Near Blandford I stumbled upon Jo Burnell’s charming decorated pottery. Fish, flowers, stick-leg strutting cockerels and bashful hens, were busy dancing across the surface of jugs, mugs and bowls. The Hedgecocks, father Anthony and daughter Aisling had filled the garden and studio with sculpture and drawings. Lurking in a far corner of the garden was Anthony’s Guardian, in steel, parts of it extracted directly from the crusher and used as found, imparting a vulnerable quality akin to folded paper. In the studio, After Boccioni, his small bronze homage to Boccioni’s Unique Forms of Continuity in Space, strode purposefully into the future accompanied by Aisling’s sculpture using painted steel and polystyrene beads. Filling the whole of the end wall Aisling’s immensely complex layered pencil drawing We Are Stardust, defied the conventional limits of her medium.
Anthony Hedgecock and Aisling Hedgecock
Near Lyme Regis Duff Pearce was showing linocuts with collaged cut and pieced shapes in strong reds and blacks. Jane Hedges lyrical geometric paintings are landscape based but had strong suggestions of Islamic pattern making and Ian Middleton’s latest work is intriguing with beautiful colouring emerging in the patination of the bronze. In drawings variously using ink, collage and photography David Smith explores the interplay between chaos and control and has set himself a project, Letter 365, making a drawing a day for a year and delivering it daily to Bridport Arts Centre where they will all be revealed on 6th March 2015.
Sculptor Lisa Lindqvist’s alter ego, Katerina Rose was down a very steep road leading towards the sea and the rain was again bucketing down. Tin boxes filled with jewels and collages of dancers, little figures, plastic animals and stuffed dead ones were an extraordinary delight and the tales she told to go with them just as moreish and irresistible. Finally, coming full circle, as part of Sculpture by the Lakes impressive series of lunchtime lectures, was Andrew Graham Dixon’s fascinating and wickedly entertaining take on Caravaggio. He contextualized the supreme naturalism of Caravaggio’s work and his extreme lifestyle within the social mores in Rome at the turn of the seventeenth century.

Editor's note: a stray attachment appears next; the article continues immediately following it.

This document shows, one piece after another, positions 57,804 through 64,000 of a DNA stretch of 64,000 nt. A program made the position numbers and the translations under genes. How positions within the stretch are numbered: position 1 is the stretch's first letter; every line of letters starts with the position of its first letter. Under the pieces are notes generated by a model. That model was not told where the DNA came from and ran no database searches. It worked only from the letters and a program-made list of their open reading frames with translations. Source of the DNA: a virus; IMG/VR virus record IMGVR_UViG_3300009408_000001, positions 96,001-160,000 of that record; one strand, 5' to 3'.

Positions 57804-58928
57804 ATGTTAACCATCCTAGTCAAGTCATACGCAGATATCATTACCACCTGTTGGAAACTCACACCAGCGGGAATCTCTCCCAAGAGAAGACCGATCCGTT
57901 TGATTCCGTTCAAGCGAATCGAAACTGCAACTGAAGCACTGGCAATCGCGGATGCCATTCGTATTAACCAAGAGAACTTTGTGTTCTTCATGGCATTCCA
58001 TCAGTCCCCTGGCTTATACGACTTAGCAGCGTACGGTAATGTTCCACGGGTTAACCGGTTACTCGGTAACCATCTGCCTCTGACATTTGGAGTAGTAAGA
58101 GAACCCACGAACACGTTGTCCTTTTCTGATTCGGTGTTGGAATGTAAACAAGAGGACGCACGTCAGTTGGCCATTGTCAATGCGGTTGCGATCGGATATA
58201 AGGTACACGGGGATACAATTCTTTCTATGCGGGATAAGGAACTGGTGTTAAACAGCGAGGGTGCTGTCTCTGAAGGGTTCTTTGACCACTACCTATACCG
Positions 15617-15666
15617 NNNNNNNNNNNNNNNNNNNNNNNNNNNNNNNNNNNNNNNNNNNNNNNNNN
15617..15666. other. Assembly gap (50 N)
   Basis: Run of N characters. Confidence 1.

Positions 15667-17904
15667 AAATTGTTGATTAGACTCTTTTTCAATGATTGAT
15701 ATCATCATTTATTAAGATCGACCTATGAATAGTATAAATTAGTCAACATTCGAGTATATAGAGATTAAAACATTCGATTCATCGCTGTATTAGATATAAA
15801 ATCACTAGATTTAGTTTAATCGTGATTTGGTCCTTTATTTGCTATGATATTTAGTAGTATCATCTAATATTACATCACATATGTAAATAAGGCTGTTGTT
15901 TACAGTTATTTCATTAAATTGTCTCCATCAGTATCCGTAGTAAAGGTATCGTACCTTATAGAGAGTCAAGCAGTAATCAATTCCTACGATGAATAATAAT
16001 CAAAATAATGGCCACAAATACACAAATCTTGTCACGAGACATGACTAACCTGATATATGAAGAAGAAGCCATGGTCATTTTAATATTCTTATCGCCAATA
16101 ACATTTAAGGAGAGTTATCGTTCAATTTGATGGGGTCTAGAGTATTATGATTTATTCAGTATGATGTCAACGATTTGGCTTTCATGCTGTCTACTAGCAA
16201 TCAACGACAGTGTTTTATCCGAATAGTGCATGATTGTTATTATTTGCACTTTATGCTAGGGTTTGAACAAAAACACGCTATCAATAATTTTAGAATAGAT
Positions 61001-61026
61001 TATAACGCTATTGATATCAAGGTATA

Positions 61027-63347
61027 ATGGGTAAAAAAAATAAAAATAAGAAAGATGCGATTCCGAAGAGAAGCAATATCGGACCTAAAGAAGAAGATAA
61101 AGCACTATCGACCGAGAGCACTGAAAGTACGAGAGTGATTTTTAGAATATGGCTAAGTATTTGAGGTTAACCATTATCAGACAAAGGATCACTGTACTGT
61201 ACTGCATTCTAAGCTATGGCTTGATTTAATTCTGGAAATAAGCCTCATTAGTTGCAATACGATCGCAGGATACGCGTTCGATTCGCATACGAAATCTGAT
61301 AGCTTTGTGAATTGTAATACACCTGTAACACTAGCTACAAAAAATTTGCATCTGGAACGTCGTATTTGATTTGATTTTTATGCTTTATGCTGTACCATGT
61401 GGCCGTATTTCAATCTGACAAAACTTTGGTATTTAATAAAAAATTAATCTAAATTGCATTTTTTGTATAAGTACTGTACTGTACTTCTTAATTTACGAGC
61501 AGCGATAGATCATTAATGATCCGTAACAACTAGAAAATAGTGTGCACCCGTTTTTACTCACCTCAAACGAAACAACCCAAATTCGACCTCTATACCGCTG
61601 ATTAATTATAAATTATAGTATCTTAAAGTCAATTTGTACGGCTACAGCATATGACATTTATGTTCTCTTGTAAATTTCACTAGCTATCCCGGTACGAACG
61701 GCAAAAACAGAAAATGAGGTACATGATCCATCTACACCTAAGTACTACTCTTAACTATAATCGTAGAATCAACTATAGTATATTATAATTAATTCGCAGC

Lisa Lindqvist AKA Katarina Rose
Sculpture by the Lakes DAW Opening
© Fiona Robinson 2014
Article published in [Evolver] 82 July and August 2014.
Image: Jo Millet Overflow. Two screen video and sound installation 2014
The The Power of the Sea exhibition at the RWA is quite simply stunning. Moving between artists’ interpretations of the sea spanning more than two hundred years it evokes the sea in all its guises. The only thing it lacks is that distinctive fishy-salty smell of small boat coves at low tide. Otherwise it is all there. Downstairs in the Cube Gallery you can sit and watch Jo Millett’s mesmerizing video and sound installation,Overflow,in which waves run in all directions spilling out onto the floor in front of you – you almost feel as if you could get your feet wet. Upstairs you can watch a small wave machine and depending on your height and viewpoint, if you are not a good sailor, prepare to feel seasick! One of the most moving works in the exhibition is Ama by Rona Lee. Braille readings in English translation from Luce Irigaray’s Amant Marine: De Friedrich Nietzsche are read by a blind performer and interspersed with footage from deep under the sea. Despite the weightiness of Irigaray’s topic, the language is direct and poetic, the black-robed reader, against a stark backdrop is simple, yet powerful and poignant.